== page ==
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UBC Theses and Dissertations

Enhancement of the non-specific immune response, pigmentation and growth of farmed Chinook salmon (Oncorhynchus tshawytscha) fed a combination of dietary flavonoids (grape seed extract, KPA®) and astaxanthin Schlicht, Alberto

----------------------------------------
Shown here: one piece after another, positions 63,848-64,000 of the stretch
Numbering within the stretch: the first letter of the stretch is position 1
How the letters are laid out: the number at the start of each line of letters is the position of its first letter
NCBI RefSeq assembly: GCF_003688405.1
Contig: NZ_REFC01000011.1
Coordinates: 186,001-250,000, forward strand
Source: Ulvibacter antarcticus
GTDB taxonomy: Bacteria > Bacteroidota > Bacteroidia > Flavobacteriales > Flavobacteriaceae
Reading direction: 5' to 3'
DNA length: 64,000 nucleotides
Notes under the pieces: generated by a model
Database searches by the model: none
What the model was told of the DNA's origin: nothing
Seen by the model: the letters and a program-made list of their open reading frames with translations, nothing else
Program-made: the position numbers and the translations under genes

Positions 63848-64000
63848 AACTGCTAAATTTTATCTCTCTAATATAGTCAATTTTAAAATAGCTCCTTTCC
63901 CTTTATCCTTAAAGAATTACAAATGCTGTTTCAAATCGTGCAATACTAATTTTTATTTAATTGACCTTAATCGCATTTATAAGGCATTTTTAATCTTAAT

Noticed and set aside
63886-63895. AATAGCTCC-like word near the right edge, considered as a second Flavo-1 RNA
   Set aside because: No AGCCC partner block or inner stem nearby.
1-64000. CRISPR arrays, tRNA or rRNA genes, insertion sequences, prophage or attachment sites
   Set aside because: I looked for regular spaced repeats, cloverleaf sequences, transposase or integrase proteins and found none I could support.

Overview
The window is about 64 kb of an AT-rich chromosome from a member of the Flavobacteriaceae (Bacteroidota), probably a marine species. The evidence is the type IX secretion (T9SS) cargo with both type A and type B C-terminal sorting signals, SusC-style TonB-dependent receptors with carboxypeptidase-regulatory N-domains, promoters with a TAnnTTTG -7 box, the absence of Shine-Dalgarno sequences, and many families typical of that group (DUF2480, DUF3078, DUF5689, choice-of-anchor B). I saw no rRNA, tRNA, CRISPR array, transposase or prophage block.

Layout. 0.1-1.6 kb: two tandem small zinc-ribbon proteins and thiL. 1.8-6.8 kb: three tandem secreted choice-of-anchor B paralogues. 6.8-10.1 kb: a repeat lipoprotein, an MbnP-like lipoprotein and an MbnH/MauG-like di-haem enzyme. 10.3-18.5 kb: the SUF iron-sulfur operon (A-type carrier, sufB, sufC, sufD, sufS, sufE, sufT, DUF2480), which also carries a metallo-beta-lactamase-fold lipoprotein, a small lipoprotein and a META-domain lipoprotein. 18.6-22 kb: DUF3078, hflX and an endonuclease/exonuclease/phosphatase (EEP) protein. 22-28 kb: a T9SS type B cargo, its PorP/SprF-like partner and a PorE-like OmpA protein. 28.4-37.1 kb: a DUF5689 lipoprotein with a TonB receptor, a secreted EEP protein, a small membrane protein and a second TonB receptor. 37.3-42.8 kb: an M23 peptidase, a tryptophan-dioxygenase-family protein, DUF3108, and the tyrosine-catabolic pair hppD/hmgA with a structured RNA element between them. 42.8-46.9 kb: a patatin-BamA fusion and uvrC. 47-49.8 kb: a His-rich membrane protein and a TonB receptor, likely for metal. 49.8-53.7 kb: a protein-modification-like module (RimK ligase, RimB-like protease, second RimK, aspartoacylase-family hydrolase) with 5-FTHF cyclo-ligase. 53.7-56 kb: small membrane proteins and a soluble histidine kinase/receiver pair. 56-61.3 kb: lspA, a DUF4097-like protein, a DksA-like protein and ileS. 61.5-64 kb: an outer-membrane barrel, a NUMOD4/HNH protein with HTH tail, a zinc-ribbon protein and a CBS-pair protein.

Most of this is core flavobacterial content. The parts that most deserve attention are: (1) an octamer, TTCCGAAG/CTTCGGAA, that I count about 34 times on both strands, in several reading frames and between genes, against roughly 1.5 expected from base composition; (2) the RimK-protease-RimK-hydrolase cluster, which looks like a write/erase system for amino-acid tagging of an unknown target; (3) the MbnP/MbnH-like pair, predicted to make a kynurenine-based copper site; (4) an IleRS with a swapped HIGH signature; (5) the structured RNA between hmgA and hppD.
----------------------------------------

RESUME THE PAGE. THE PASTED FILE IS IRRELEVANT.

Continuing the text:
Salmon farming is a flourishing aquaculture industry throughout the world and relies on intensive husbandry practices and well balanced diets to succeed. As in agriculture, genetics, health, husbandry, and nutrition are the main pillars of a successful and sustainable industry. Astaxanthin, a xanthophyll pigment with antioxidant properties, is incorporated into farmed salmon diets to provide the desirable red colour in flesh. Dietary antioxidant supplements (i.e. vitamins, flavonoids) have been shown to fight free radicals normally formed during aerobic metabolism and generated in excess during some physiological and pathological processes (i.e. exercise, disease). This research was conducted to investigate the role of dietary supplementation, with grape seed extract and astaxanthin, on pigmentation, growth and the immune response, of pre-smolt and post-smolt chinook salmon spp maintained in freshwater (FW) and saltwater (SW). Four experimental diets were formulated that contained uniform amounts of astaxanthin (60 ppm) and one of two concentrations (low and high) of grape seed extract (Kikkoman Proanthocyanidins, KPA®). The control diet (no astaxanthin, no KPA®), astaxanthin diet (astaxanthin, no KPA®), low KPA® diet (astaxanthin, 100 ppm KPA®), and high KPA® diet (astaxanthin, 1000 ppm KPA®) were fed for 32 days to pre-smolt chinook salmon in FW tanks, and 155 days to post-smolt chinook salmon in SW growout seacages. Pre-smolts fed fortified diets with the antioxidants KPA® and astaxanthin, showed a significantly (p=0.043) larger weight gain than fish groups fed the control diet after 32 days. There were no significant weight differences among the groups ingesting the antioxidant-fortified diets. The specific growth rates (SGR) and feed conversion ratios (FCR) were not significantly different between groups fed the four experimental diets in FW. Conversely, muscle astaxanthin concentrations were significantly higher (p=0.019) in groups fed the astaxanthin-containing diets compared to baseline values and fish fed the control diet. There were no significant differences either in the concentration of astaxanthin in fish muscle or on the apparent astaxanthin retention coefficients (AARC) in salmon fed either the astaxanthin, low or high KPA® diets. After a feeding period of 155 days in SW, post-smolts fed the high KPA® diet had a significantly higher deposition of astaxanthin in muscle (p=0.036), higher visual colour score in fillets as measured by the Roche Salmofan® (p=0.029), and greater wet weight gain (p<0.001) than those fed the other three diets. Following a disease challenge with Vibrio anguillarum, pre-smolts fed the high KPA® diet had a significantly lower (p=0.038) cumulative mortality among diet treatments, as well as a significantly greater (p=0.025) number of circulating leucocytes (p=0.025), neutrophils (p=0.018), and monocytes (p=0.034). Furthermore, the lysozyme activity both in plasma and head kidney, and the neutrophil respiratory burst activity were significantly greater in fish fed the high KPA® diet, (p=0.029, p=0.037, and p=0.027, respectively). It is concluded that the addition of antioxidants (proanthocyanidins and astaxanthin) to a chinook salmon diet significantly enhanced the humoral and cellular non-specific immune response factors and was related to a lower cumulative mortality after the disease challenge. Furthermore, the deposition efficiency of the carotenoid astaxanthin, and growth-related variables in farmed chinook salmon were also significantly affected by the combination of dietary antioxidants.

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